Wednesday 24 May 2017

Movie revives controversy of 'She-Pope Joan'

Nick Squires in Rome

HER story was considered so subversive that for centuries the Vatican tried to expunge it from the records.

Now a new film has revived the story of Pope Joan -- an Englishwoman who, legend has it, disguised herself as a man and became the only female pontiff.

The film will fuel the debate over whether Pope Joan really existed or whether, as the Catholic Church maintains, she was a mythical figure used by the early Protestants to discredit and embarrass Rome.

For a church that even in the 21st century remains staunchly opposed to the idea of female priests, a female pope was anathema.

The epic stars German actress Johanna Wokalek as the female pope, John Goodman as Pope Sergius II and the Lord of the Rings actor David Wenham as her lover.

It is based on a highly contentious story -- that in the ninth century, a baby girl was born in Germany to English missionary parents. According to legend, she was an unusually intelligent girl who disguised herself as a boy in order to enter a monastery.

She studied for a while in Greece before arriving in Rome, where she became a cardinal and served as physician to Pope Sergius II and was elected pontiff in 853. She supposedly ruled for nearly three years before her deception was found out.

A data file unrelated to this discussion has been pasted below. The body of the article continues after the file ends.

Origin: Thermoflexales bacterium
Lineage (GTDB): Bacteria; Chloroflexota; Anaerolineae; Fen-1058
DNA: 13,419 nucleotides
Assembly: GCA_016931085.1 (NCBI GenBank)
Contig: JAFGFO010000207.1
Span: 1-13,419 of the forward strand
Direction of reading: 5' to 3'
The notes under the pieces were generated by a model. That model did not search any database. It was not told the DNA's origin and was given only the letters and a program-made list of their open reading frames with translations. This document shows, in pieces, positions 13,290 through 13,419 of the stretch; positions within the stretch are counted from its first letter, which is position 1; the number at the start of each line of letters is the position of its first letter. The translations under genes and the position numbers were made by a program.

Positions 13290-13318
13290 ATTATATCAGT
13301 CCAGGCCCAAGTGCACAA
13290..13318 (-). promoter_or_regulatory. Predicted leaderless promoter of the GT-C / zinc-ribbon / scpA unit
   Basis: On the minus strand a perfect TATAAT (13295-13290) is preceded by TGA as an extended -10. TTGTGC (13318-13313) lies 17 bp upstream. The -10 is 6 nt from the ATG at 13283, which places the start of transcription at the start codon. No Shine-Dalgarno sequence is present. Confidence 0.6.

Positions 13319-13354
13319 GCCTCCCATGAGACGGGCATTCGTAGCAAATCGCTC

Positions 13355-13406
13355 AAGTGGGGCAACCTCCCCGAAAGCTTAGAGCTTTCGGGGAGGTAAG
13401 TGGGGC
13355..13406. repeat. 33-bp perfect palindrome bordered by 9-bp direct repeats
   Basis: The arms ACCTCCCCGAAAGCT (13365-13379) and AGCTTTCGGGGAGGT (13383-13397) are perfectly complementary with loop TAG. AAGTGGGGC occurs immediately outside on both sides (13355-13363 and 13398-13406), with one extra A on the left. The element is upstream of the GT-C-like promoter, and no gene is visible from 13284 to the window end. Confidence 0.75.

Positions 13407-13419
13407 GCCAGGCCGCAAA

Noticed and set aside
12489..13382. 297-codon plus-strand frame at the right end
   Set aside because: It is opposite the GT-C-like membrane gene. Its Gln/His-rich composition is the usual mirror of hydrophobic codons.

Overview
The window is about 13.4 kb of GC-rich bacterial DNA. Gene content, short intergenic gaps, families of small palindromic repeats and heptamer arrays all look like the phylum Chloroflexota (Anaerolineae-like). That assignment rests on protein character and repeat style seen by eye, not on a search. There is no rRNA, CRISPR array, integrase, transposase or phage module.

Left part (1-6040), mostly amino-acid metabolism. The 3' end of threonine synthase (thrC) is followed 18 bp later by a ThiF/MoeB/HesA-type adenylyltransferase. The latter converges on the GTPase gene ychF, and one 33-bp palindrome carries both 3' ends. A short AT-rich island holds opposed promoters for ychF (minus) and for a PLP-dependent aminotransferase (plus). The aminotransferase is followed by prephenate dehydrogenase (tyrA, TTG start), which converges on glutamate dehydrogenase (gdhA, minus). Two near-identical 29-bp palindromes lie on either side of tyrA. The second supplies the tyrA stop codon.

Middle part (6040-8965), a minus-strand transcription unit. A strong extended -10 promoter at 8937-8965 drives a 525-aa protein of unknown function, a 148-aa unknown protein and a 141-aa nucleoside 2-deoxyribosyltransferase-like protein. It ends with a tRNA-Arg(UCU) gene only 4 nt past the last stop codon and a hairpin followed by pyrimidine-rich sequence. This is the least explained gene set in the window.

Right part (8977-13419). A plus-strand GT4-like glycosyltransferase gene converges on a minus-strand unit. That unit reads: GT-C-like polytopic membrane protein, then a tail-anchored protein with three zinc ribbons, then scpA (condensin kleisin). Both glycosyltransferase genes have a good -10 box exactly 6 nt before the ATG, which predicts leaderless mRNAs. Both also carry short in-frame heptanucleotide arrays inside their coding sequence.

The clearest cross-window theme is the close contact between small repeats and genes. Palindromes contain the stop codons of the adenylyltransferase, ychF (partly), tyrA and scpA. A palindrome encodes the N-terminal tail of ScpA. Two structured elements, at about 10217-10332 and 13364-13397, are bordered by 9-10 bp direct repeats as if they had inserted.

One improbable account claims that she was riding a horse near the Colosseum when she went into labour.

The crowd, shocked and angered to find that the Holy Father was in fact a mother, either stoned her to death or had her dragged through the streets of Rome.

Fantasy

The church has long argued that Pope Joan is not mentioned in contemporary records and that the tale is a fantasy, cooked up by scheming Protestants.

'L'Avvenire', the newspaper of the Italian Bishops' Conference, dismissed the story as "a hoax". But proponents of the tale point out that papal records are almost non-existent in that era.

"The Roman clergymen of the day would have gone to great lengths to bury all written reports of the embarrassing episode," argues Donna Woolfolk Cross, on whose novel, 'Pope Joan', the film is based.

"The Dark Ages really were the dark ages," said Peter Stanford, a former editor of the 'Catholic Herald' and the author of 'The She-Pope'.

"There is absolutely no certainty about who the popes of the ninth century were. It's perfectly feasible that Joan existed." (© Daily Telegraph, London)

Irish Independent

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